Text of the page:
In defeating Teddy Reid this past Saturday as part of HBO’s solid boxing triple-header, Kermit “The Killer” Cintron made his leap to the coziest lilly pad near the top of the 147-pound division. At 24 years of age and standing 5’ 11”, the Boricua looks to be the ideal welterweight with the pop to zap any bug in the pond.
Tough veteran Teddy Reid was the measuring stick to see if Cintron was ready to take the jump from “contender” to “champion.” After entering the fight without a belt, Cintron made his way out of the ring with both the WBO and lightly regarded NABF titles in tow. “Champion” is now a term we can use when referring to Kermit Cintron.
While Saturday did not prove to be a showcase of boxing for the purists of the sport, it did provide fans with an entertaining display of power and will. Unfortunately for Teddy Reid the power was shown by Cintron, which in turn lead to a serious test of Reid’s will.
It was clear from the opening bell that Reid was going to test Cintron with his two-gun approach to boxing that has now seen each of his past six bouts end before the eighth. Heading into this fight Reid had knocked out four of his past five opponents while the fifth bout saw Reid being knocked out. That kind of aggression makes for entertaining brawls and Cintron was a willing partner.
Entering the fight with 23 wins against no losses and 21 victories coming inside the distance, Cintron had been impressive but untested. After tasting the heaviest of Reid’s heavy hands on several occasions, Cintron is now tested and we are still impressed. Yes, he was hittable. Yes, he could have tried to box more. But in the end he knocked Reid down in the third, cut his eye badly from a punch, and then knocked him down before the fateful end in the eighth. If nothing else, Cintron packs a punch and, with the talent that has defected the division, it just might be enough to keep him on top for a while.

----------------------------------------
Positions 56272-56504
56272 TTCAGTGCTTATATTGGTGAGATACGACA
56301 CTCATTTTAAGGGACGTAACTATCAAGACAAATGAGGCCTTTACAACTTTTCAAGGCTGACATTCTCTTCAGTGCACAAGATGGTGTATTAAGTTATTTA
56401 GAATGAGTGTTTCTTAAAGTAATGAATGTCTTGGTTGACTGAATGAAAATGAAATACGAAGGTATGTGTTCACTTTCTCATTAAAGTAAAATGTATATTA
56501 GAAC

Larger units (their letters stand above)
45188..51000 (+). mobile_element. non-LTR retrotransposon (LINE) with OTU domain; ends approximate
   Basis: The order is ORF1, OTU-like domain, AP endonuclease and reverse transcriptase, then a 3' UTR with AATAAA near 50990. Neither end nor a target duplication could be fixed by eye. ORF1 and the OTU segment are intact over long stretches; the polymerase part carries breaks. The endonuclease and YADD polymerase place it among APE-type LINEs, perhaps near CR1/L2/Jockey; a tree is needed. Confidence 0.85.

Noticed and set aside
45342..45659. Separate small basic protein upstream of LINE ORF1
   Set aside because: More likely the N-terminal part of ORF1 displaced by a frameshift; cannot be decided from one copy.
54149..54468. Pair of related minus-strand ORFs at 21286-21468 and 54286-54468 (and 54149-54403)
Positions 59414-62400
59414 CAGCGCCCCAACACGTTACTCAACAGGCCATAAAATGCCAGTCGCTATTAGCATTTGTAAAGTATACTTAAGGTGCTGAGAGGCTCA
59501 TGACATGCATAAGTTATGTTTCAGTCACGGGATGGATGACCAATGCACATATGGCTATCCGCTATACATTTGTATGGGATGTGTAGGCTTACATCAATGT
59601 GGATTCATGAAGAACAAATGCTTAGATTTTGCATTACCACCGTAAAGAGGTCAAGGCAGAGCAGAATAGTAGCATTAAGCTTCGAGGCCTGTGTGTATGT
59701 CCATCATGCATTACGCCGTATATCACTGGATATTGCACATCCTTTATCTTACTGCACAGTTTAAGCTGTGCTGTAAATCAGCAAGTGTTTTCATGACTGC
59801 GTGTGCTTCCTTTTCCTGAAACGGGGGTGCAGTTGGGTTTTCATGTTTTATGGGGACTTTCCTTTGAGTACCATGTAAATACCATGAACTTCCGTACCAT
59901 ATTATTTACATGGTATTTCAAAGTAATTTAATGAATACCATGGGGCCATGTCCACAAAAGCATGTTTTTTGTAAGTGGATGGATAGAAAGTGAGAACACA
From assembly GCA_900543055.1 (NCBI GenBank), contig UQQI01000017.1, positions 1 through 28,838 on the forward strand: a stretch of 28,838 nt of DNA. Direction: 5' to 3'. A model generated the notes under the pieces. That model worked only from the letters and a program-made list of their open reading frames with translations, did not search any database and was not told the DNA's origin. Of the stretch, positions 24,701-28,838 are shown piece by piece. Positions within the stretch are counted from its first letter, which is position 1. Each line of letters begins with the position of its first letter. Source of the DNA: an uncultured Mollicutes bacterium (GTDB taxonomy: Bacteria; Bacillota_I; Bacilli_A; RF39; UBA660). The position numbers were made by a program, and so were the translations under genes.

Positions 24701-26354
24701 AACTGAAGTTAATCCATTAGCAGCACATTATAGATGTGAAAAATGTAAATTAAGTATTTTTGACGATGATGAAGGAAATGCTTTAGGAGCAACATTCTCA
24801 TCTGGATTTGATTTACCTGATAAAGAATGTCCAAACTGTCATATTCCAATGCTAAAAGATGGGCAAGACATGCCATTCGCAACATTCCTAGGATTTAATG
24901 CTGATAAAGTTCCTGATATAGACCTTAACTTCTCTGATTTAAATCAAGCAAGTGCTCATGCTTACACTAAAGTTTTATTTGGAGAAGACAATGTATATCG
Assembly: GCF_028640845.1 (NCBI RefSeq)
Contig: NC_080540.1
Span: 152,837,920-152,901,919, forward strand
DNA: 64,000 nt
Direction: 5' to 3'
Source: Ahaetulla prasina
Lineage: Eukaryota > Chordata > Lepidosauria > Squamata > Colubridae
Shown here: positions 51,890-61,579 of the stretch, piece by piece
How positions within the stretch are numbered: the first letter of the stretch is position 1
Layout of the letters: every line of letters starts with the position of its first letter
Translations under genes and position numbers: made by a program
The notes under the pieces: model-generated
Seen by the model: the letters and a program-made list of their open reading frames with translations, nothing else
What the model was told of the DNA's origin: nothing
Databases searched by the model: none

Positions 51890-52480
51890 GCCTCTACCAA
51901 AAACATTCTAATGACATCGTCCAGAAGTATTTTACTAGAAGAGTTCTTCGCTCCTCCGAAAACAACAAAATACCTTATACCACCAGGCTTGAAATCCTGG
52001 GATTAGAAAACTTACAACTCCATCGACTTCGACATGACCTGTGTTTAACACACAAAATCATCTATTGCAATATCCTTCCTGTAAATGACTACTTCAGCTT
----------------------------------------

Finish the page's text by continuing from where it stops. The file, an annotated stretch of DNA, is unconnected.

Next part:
Looking at the welterweight elite, Cory Spinks rules the roost with his WBC and IBF titles while the WBA thinks he’s just Super. The WBO title up for grabs between Reid and Cintron was made available as Antonio Margarito vacated to move up to Junior Middleweight. So, with Margarito out of town, the landscape beyond Spinks becomes rather barren. Sure, Zab Judah recently made his way up to 147, but he hasn’t displayed the same power at welter that he possessed against smaller fish. Judah has gone the distance in three of his past four fights with the one knockout coming over Jamie Rangel, a natural lightweight.
The image of 5’ 6” Judah stepping in against the 5’ 11” Cintron paints a scary picture that surely would end with Zab Judah being knocked onto Queer Street. Judah hit the canvas against light-hitting Spinks and the power punching Cintron would simply be too big and too strong.
Whether or not Cintron is ready for a challenge like the slick southpaw Spinks is a decision his team will have to make. Right now it seems he has the power but not the ability to keep up with Cory. Spinks showed Ricardo Mayorga what he could do with one-punch wonders, not that The Killer is merely that.
In the boxing pond that holds 147-pounders, Kermit Cintron continues to move up in leaps and bounds.